Message Strategy

Ads & ad campaigns today are focusing mainly on making consumers “feel the brand.” If a brand is able to trigger its consumers’ emotions well, be it joy, wariness, anxiety, or sadness, the brand has done a success promoting itself. This objective is known as affective association.

Here are the three basic categories of such affective association ads/campaigns ruling the market today:

The “Feel Good” ads
The main purpose of such ads is to allow consumers to appreciate what they have purchased. It helps to lower cognitive dissonance (definition: a feeling of concern or doubt after a purchase is made). When consumers are happy using a brand, the chance for comeback is predictably high.

Humor ads
If you can make them laugh, you can make them buy your brand. Commercials on TV and magazine hugely use such ads for brand promotions. Imagine after an entire day of work, who wants to come home watch a long and educational TV commercial? Also, it creates topic for conversation if the humor is “successfully humorous.” In a way, you are getting the after effect of such ads that can be considered free promotion. Word of mouth are quick spreading and sometimes most effective way of promotions.

Sex-appeal ads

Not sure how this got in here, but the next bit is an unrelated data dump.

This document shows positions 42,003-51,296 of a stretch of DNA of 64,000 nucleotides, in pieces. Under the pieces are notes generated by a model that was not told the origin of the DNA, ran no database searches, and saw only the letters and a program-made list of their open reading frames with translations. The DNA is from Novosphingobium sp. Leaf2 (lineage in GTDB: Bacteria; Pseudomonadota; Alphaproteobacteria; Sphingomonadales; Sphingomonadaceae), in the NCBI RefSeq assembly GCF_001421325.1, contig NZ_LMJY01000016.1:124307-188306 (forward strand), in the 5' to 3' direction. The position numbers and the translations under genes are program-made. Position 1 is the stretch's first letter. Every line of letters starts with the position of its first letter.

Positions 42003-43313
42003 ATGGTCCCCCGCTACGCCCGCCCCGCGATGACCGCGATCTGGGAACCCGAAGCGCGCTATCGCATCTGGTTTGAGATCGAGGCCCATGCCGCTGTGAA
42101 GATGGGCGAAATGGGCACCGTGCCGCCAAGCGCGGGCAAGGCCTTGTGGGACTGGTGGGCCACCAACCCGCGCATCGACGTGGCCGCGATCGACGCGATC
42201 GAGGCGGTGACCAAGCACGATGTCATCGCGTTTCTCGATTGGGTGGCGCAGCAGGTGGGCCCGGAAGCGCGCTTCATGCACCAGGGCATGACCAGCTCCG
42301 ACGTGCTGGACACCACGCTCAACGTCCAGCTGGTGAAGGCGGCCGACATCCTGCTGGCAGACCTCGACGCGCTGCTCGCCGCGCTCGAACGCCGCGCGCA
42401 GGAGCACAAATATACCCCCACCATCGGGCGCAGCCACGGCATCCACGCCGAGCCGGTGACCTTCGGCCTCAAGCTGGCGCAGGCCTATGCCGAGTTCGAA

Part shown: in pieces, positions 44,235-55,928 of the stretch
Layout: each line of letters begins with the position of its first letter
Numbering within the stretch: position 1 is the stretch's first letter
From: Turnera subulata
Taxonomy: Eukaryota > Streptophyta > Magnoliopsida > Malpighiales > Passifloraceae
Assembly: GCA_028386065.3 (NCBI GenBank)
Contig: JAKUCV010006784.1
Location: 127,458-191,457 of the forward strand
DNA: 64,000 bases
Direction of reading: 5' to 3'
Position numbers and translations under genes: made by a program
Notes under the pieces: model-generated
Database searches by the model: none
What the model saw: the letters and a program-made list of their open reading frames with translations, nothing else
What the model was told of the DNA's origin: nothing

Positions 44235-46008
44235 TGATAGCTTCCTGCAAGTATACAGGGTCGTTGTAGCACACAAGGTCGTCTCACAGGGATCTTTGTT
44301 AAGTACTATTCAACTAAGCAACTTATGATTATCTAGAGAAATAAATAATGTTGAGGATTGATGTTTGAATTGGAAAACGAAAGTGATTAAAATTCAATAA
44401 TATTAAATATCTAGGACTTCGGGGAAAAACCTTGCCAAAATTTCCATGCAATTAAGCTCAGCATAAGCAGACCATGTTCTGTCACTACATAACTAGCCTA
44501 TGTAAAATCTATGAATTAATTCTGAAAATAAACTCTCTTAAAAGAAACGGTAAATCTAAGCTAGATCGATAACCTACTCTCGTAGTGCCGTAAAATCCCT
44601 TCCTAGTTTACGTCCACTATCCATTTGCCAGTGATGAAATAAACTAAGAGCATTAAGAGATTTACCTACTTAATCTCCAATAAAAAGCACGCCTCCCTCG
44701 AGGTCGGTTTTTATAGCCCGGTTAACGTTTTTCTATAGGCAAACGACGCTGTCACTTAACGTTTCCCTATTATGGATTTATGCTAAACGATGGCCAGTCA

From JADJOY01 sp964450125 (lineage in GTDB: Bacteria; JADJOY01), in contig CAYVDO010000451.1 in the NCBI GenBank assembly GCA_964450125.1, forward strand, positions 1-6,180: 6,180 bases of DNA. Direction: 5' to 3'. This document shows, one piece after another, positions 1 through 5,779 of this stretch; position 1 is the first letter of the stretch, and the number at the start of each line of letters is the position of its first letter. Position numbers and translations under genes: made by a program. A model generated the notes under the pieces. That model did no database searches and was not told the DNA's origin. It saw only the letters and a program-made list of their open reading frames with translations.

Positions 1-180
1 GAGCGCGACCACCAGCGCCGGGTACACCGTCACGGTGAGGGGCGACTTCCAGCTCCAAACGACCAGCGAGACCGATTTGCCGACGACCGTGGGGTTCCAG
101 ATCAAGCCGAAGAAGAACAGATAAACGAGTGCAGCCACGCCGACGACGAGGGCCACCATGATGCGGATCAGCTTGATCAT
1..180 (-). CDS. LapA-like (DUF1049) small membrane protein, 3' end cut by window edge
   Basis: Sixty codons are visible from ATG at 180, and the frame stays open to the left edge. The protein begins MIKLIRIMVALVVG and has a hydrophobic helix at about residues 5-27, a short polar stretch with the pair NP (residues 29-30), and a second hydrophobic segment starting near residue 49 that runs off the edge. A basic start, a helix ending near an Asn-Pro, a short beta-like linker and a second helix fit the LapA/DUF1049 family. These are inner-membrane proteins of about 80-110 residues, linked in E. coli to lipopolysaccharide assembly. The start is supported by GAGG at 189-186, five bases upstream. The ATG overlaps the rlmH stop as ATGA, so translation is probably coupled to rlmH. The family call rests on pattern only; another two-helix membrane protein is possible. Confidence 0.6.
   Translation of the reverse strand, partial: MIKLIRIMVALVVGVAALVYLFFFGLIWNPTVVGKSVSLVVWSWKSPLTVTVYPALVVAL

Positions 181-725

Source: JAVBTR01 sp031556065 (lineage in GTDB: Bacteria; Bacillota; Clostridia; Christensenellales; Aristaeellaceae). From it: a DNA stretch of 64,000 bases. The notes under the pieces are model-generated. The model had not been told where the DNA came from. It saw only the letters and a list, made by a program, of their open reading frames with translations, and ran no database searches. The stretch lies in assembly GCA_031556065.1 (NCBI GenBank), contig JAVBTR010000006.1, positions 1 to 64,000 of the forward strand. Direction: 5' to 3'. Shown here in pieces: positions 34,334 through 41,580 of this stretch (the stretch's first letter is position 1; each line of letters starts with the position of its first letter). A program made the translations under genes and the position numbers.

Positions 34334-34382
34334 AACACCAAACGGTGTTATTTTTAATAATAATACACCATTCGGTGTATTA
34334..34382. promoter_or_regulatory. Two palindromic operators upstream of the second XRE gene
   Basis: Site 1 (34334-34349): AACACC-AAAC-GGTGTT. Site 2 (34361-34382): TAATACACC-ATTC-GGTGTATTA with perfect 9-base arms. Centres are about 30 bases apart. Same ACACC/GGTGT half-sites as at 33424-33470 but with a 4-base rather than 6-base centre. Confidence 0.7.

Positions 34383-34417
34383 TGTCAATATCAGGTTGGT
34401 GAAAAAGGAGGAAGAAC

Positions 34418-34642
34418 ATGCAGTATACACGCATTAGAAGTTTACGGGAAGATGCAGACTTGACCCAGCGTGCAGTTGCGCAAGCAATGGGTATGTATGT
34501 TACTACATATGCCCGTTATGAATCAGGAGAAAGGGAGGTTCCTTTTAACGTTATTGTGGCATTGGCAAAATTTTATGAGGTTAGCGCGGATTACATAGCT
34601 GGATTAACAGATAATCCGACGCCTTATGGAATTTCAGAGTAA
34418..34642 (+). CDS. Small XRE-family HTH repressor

This is still one hot issue revolving around the world of  ethics in advertising and integrated brand promotions. However, the difference is that not only women are objectified in ads today, men are getting its pieces too. The main purpose of sex-appeal ads is to stimulate, arouse, and gather attention. Product continuity is required in this type of ad. For instance, jewelries, fashions and chocolates normally objectify women in their ads, seldom will you see women being objectify in promotions of digital gadgets, stationary materials or real estates/housing.


About Jason Tham

Jason Tham is a PhD student at the University of Minnesota, Minneapolis. His research interests are digital pedagogy, connectivism and connected learning, computers and writing, and visual rhetoric.
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